Today we’re getting to know sunflower wax (Helianthus Annuus Seed Wax), a vegan wax made from the winterization of sunflower seed oil. It’s a potent thickener and hardener with an interesting dry/astringent skin feel. I find it to have a creamier feel than candelilla and carnauba waxes, but less slip (and more hardening power) than psuedo-waxes like olive wax. I can definitely see it being really useful in lipsticks, balms, salves, and all kinds of other things you’d usually use some kind of wax in!

A Quick Guide to Sunflower Wax and Liquid Oil Ratios

My sunflower wax was a gift from Marie Line Tremblay of CosmaCrafts out of Quebec. A big thank you to Ariane for introducing us! It is in small disc-like pellets that are very brittle—I can snap them in half easily. The smell is a bit waxy, but nothing distinctive. It melts around 74–77°C (165–171°F), which is one of the higher melting points we work with. Beeswax melts around 63°C (145°F), candelilla wax melts around 70°C (158°F), and carnauba wax melts around 80–85°C (176–185°F).

In order to become better acquainted with sunflower wax, I conducted the same experiment I’ve used to get to know all kinds of hardening/thickening ingredients. I melted the wax in varying ratios with olive oil in a water bath, swirled to combine the melted mixture and let them sit overnight to set up. The next day I started poking, scraping, squishing, and examining the resulting mixtures. When looking at the ratios, the first number is the sunflower wax, the second is the olive oil, so 1:2 is 1 part wax to 2 parts oil, while 1:5 is one part wax to five parts olive oil (by weight!).

The first thing I did was poke and prod at the set mixture to get an idea for how firm it was. Was it rock hard or easily dented? Did my finger go straight through to the bottom of the dish? From there I’d check to see how the mixture felt on my skin; did it melt readily? Did it massage into the skin smoothly or skid across my arm? Was it soft, hard, sticky, smooth? Oily or powdery? Basically, what’s going on, what does this wax offer to our concoctions, and how much does what? Here’s what I learned:

1:1 (50% sunflower wax)

This one cracked quite extensively as it cooled, straight through to the bottom of the dish. It is extremely solid—I can’t feel it giving at all when pressing as hard as I can with a fingertip. Rubbing a fingertip across the top has more slip than I would’ve expected for something so hard, but I’m not picking up any noticeable amount of product. I can scrape up some of the mixture with a fingernail; it feels quite dry on the skin and has some grab to it. I can smear it into my skin—it doesn’t really seem to melt, but it does vanish. I tried a bit on my lips and really didn’t like the dry feeling there.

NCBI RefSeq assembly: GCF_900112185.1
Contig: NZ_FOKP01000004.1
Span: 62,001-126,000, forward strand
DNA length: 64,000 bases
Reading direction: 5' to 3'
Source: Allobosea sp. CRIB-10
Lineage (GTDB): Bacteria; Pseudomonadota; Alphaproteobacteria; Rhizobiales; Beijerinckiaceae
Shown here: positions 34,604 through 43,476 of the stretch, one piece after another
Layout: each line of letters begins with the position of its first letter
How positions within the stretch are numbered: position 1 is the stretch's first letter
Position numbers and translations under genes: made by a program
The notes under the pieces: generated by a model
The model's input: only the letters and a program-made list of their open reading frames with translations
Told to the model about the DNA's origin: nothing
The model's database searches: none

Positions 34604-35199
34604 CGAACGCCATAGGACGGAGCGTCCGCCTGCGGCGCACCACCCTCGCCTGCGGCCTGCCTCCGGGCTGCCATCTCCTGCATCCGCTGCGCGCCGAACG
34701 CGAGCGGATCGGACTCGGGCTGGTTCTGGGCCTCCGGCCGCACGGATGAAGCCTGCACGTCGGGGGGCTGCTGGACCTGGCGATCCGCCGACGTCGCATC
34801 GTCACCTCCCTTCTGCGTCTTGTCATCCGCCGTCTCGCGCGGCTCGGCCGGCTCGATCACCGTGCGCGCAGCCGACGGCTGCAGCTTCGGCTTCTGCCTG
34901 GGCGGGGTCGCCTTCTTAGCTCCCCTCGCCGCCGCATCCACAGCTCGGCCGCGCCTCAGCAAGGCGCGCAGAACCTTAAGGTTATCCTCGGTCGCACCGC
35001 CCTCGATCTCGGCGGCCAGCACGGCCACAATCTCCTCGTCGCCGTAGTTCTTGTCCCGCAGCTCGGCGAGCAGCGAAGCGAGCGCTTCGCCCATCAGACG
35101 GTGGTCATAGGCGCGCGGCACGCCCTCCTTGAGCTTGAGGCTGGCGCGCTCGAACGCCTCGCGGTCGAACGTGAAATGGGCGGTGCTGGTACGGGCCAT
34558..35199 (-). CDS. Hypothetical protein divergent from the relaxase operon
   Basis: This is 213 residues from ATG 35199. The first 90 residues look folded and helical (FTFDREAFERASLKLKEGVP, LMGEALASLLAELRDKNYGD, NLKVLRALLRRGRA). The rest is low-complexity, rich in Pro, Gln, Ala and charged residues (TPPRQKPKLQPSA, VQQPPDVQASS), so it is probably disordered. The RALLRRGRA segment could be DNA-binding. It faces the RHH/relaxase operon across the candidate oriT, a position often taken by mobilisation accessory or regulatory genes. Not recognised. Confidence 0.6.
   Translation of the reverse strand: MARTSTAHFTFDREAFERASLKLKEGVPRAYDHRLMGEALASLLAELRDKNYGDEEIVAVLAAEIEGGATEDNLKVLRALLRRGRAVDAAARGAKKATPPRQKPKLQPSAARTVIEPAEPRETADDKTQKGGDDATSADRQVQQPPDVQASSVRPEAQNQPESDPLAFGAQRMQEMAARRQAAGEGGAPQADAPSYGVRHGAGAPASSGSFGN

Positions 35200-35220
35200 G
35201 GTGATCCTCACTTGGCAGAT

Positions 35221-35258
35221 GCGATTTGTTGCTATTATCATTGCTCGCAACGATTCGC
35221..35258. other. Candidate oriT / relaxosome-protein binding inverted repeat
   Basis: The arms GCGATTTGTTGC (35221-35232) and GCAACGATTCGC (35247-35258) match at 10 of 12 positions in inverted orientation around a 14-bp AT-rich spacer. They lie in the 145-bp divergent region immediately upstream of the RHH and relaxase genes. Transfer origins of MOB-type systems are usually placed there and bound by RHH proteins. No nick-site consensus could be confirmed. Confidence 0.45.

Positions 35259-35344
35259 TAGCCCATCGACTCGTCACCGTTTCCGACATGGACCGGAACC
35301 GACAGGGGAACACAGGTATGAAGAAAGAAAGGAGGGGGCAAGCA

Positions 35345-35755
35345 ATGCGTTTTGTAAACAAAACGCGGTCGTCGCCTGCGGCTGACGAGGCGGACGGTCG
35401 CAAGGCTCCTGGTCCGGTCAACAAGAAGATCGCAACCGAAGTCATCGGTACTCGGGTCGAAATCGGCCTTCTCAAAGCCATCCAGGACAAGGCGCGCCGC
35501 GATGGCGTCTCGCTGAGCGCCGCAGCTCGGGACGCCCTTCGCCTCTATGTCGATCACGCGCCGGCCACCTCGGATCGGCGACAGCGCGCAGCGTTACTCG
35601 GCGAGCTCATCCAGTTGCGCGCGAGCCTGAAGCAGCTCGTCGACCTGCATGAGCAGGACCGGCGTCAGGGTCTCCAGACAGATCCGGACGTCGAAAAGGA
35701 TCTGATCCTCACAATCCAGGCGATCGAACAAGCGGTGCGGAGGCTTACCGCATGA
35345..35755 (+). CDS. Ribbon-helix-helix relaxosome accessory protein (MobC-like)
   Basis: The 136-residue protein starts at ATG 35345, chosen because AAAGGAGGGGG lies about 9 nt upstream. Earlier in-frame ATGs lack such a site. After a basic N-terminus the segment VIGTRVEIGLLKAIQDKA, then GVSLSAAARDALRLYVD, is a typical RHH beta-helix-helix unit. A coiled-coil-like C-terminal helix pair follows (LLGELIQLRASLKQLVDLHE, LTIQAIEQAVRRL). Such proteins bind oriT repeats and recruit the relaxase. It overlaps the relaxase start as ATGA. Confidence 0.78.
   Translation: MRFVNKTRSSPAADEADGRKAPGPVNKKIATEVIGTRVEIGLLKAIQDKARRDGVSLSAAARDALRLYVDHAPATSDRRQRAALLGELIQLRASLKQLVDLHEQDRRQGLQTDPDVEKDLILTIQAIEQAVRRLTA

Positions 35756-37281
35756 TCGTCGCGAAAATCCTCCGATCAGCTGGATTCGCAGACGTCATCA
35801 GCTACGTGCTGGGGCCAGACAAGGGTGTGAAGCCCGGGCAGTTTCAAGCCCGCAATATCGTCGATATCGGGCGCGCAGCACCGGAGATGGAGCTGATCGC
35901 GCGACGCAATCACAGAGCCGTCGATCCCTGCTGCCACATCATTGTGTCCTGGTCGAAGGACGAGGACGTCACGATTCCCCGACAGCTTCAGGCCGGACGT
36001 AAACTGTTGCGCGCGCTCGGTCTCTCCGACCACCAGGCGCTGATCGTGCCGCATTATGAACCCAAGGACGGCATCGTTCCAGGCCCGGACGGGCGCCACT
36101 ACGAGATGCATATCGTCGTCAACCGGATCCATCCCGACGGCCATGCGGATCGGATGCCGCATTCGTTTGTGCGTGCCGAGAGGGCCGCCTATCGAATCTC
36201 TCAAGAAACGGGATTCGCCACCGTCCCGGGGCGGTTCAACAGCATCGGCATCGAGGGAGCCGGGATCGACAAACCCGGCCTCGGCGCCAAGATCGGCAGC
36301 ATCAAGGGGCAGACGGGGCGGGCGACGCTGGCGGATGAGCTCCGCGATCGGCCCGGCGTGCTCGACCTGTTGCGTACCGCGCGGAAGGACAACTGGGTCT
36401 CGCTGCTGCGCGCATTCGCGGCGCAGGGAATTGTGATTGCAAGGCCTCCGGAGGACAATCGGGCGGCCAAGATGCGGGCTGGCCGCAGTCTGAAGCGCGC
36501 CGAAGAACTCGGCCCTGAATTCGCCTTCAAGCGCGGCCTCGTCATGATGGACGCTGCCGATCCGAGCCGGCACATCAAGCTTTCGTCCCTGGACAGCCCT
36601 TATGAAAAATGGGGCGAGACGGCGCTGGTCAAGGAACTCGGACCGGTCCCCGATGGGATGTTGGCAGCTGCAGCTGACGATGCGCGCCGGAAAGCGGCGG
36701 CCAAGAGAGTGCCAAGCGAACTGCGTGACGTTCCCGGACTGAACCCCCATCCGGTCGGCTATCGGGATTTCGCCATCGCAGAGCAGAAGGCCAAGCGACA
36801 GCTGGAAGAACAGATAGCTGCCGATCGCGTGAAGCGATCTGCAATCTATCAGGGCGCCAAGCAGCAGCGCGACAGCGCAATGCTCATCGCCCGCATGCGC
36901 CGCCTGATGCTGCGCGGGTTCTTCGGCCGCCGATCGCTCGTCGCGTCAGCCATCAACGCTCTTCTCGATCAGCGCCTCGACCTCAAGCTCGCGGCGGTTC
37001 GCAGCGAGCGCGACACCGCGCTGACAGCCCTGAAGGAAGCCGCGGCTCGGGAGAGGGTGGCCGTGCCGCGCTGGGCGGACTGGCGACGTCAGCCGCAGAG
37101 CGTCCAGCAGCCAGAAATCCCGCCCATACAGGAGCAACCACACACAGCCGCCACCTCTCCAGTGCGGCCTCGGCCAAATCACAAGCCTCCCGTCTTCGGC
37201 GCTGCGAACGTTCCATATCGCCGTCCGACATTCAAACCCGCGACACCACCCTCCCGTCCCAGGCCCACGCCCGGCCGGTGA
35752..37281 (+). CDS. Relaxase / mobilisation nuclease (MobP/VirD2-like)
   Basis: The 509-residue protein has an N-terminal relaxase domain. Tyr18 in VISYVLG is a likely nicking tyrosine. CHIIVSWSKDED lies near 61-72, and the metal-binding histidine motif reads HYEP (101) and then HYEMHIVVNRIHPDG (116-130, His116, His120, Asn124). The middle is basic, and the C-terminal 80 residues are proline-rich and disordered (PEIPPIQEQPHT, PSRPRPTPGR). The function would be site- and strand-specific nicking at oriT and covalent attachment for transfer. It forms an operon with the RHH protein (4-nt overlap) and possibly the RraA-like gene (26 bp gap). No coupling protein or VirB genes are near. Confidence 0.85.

1:2 (33.33% sunflower wax)

No cracks in this one, but I still can’t press through it—it is very hard and I can’t feel it give at all when pressed as hard as I can. Rubbing a fingertip across the surface has fairly decent slip, but almost no discernible product transfer. I can scrape some mixture up with a fingernail (more than 1:1); it does not melt readily on the skin at all. It has a creamy, dry skin feel when massaged in.

1:3 (25% sunflower wax)

I can just press into this mixture, though it requires quite a lot of pressure. The mixture is creamy and rich, and massages into the skin nicely, though it does not liquefy on contact—it just sits on the skin until rubbed in. It has good slip when initially rubbed in and settles into a tacky/grabby patch on the skin.

1:4 (20% sunflower wax)

I can press into this blend, but it still requires a lot of pressure. The mixture is creamy and powdery feeling. It does not melt when left on the skin, but does soften a bit. It massages into the skin fairly well, with a rich creamy/powdery skin feel and some definite tack.

1:5 (16.66% sunflower wax)

Still very firm, but easier to push into than 1:4. Mixture is creamy/powdery/dry feeling. Does not melt quickly on the skin, but can be massaged in. Initial slip is good, but after a few passes it starts to dry down and skid.

1:6 (14.28% sunflower wax)

Still firm, but once I press my thumb through it, it starts to move more. The mixture is still creamy/powdery/dry and does not melt readily. Similar massage experience to 1:5.

1:7 (12.5% sunflower wax)

This one is starting to feel more soft/creamy, but it’s definitely still solid. The dryness is fading towards slippery creaminess.

1:8 (11.11% sunflower wax)

Still surprisingly solid, but more on the creamy/soft-slippy side of things. Massages in well, but after ~5 seconds of rubbing in the skin starts to feel grippy and heats up, much like when you rub in a beeswax salve for a long time. Tacky bare-skin-on-hot-leather-car-seat skin feel after dry down.


  • Sunflower wax gives mixtures an interesting dry/astringent skin feel
  • At lower concentrations, we start to get more creaminess that settles into long-lasting skin tackiness (that “bare-skin-on-hot-leather-car-seat” sensation)
  • It’s a very effective hardener/solidifier
  • I think it could work well in combination with waxes with better slip, like candelilla, carnauba, olive, or almond

Observations Chart

Hard? Solid? Melt speed Sticky? Slip
1:1 Yes Yes Almost none Yes Poor
1:2 Yes Yes Almost none Yes Poor
1:3 Yes Yes Slow Ok slip fades into tacky/grabby Ok
1:4 Yes Yes Slow Ok slip fades into tacky/grabby Ok
1:5 Yes Yes Slow Ok slip fades into tacky/grabby Ok
1:6 Firm Yes Slow Ok slip fades into tacky/grabby Ok
1:7 Firm Yes Average Creaminess into tacky/grabby Good
1:8 Firm Yes Average Creaminess into tacky/grabby Good

What do you think? Have I piqued your interest? Watch for recipes featuring sunflower wax in the near future!


Gifting Disclosure

The sunflower wax was gifted by CosmaCrafts.